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|Full name||Minardi F1 Team|
|Noted staff||Gustav Brunner, Paul Stoddart|
|Noted drivers|| Pierluigi Martini|
|Next name||Scuderia Toro Rosso|
|Formula One World Championship career|
|First entry||1985 Brazilian Grand Prix|
|Races entered||346 entries (340 starts)|
|Engines||Motori Moderni, Ford, Ferrari, Lamborghini, Hart, Fondmetal, European, Asiatech, Cosworth|
|0 (best finish: 7th, 1991)|
|Race victories||0 (best finish: 4th, 1991 San Marino Grand Prix, 1991 Portuguese Grand Prix and 1993 South African Grand Prix)|
|Pole positions||0 (best grid position: 2nd, 1990 United States Grand Prix)|
|Final entry||2005 Chinese Grand Prix|
Minardi was an Italian automobile racing team and constructor founded in Faenza in 1979 by Giancarlo Minardi. It competed in the Formula One World Championship from 1985 until 2005 with little success, nevertheless acquiring a loyal following of fans. In 2001, to save the team from folding, Minardi sold it to Australian businessman Paul Stoddart, who ran the team for five years before selling it on to Red Bull GmbH in 2005 who renamed it Scuderia Toro Rosso. From 2001, all of Minardi chassis were called "PS" then a number, the PS being the initials of team owner, Paul Stoddart.
During its time in F1, the team scored a total of 38 championship points; 16 of these were earned by the team's first driver, Pierluigi Martini. Martini also recorded the team's only front row start, qualifying 2nd at the 1990 United States Grand Prix, and he led a lap during the 1989 Portuguese Grand Prix, the only time a Minardi led a lap. The team never achieved a podium finish, only managing three 4th-place finishes: Martini twice in 1991 and Christian Fittipaldi in 1993.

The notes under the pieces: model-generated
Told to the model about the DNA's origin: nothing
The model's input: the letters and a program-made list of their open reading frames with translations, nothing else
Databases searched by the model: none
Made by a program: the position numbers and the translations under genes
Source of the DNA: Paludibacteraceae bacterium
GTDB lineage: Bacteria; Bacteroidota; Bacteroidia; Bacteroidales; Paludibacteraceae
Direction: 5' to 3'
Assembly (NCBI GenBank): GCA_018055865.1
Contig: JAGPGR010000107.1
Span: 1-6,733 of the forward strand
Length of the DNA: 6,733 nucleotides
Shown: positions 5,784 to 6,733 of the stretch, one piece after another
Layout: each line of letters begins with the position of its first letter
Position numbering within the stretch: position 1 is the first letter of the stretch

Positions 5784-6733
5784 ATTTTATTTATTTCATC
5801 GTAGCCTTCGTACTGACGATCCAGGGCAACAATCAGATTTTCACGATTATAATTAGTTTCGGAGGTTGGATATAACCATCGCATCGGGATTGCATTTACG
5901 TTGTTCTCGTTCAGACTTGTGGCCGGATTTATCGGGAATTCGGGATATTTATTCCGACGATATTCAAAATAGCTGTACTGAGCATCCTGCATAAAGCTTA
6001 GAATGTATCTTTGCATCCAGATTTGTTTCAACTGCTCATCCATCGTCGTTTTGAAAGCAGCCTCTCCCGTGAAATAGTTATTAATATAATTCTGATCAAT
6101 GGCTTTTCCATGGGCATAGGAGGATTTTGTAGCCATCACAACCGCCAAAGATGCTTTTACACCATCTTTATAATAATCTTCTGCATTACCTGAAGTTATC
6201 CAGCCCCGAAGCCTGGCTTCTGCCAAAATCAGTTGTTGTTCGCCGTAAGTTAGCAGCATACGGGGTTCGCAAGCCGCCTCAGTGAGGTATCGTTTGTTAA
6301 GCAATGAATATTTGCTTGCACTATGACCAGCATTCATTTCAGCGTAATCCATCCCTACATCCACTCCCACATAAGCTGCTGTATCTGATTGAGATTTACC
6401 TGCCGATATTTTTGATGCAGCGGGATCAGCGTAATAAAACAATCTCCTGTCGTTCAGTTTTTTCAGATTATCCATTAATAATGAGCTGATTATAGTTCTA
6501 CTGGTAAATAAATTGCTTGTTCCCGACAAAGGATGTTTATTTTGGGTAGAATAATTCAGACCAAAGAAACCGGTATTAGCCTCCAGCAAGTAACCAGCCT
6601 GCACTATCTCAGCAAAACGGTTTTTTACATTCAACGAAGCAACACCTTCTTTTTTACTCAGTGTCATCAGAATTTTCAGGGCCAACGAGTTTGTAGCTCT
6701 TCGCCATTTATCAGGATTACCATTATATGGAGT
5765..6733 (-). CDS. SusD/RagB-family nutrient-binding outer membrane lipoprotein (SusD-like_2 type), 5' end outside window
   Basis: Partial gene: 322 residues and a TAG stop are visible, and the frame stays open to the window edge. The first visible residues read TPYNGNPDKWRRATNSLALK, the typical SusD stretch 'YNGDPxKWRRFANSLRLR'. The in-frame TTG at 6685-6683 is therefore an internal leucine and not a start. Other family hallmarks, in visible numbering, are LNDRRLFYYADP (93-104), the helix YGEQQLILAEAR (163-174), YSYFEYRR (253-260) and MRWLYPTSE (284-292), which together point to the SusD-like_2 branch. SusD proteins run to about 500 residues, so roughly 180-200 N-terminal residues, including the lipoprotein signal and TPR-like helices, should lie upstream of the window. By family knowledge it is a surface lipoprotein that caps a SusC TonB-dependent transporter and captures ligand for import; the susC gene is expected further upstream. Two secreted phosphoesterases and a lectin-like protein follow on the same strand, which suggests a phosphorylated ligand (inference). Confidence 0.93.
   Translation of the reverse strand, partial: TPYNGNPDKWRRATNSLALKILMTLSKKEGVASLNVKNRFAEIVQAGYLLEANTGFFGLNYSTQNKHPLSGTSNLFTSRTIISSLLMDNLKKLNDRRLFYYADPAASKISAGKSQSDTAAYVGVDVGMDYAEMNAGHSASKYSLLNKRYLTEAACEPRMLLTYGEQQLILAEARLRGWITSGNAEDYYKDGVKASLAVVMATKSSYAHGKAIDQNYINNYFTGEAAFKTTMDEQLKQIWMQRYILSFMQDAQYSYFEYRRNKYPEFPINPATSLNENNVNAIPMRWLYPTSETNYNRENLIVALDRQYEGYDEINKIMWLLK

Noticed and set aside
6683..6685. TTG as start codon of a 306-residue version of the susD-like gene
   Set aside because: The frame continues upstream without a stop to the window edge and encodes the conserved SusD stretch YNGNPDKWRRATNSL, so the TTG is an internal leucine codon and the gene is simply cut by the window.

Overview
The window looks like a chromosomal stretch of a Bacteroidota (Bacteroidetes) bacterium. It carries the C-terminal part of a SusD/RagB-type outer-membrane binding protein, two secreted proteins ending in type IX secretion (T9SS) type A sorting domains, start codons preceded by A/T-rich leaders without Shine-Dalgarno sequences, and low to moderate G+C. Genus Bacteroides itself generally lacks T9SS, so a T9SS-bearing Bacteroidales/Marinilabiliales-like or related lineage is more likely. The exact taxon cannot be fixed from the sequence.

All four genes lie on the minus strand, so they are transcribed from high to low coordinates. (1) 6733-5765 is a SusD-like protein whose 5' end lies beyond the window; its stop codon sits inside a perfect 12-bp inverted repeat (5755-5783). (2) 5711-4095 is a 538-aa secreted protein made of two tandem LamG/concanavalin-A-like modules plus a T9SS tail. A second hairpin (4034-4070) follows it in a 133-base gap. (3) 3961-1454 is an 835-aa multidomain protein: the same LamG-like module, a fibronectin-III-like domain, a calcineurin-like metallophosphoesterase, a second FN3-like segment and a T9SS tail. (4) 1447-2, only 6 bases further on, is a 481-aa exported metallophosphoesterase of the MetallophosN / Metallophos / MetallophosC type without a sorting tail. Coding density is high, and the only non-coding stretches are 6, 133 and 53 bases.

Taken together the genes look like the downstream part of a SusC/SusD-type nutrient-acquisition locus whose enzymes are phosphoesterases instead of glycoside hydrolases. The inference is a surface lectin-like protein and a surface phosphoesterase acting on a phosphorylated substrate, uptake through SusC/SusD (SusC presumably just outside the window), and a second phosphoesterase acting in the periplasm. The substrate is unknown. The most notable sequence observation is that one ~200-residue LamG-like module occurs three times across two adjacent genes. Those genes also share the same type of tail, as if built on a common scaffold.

In the 21 seasons, Minardi entered 37 drivers. Thirteen had Italian nationality, the others came with 13 different nationalities (discounting Doornbos racing under a Monaco license in 2005). Martini started in 103 Grands Prix for the team, while Morbidelli and Gené started 33 times.
Before Minardi's demise, the team was a particularly well-liked team within Formula One circles for its friendliness, accessibility, and lack of corporate culture. On the track, their cars were regarded by many as well-designed for their tiny budget, their low position recognised as a result of a lack of funds (and engine power) rather than a poor car. They also resisted employing pay-drivers more than most other financially strapped teams. Former Minardi drivers include double World Champion Fernando Alonso, Grand Prix winners Alessandro Nannini, Giancarlo Fisichella, Jarno Trulli and Mark Webber; CART IndyCar World Series double champion Alessandro Zanardi and race winners Justin Wilson and Christian Fittipaldi; and 24 Hours of Le Mans overall winners Michele Alboreto and Marc Gené.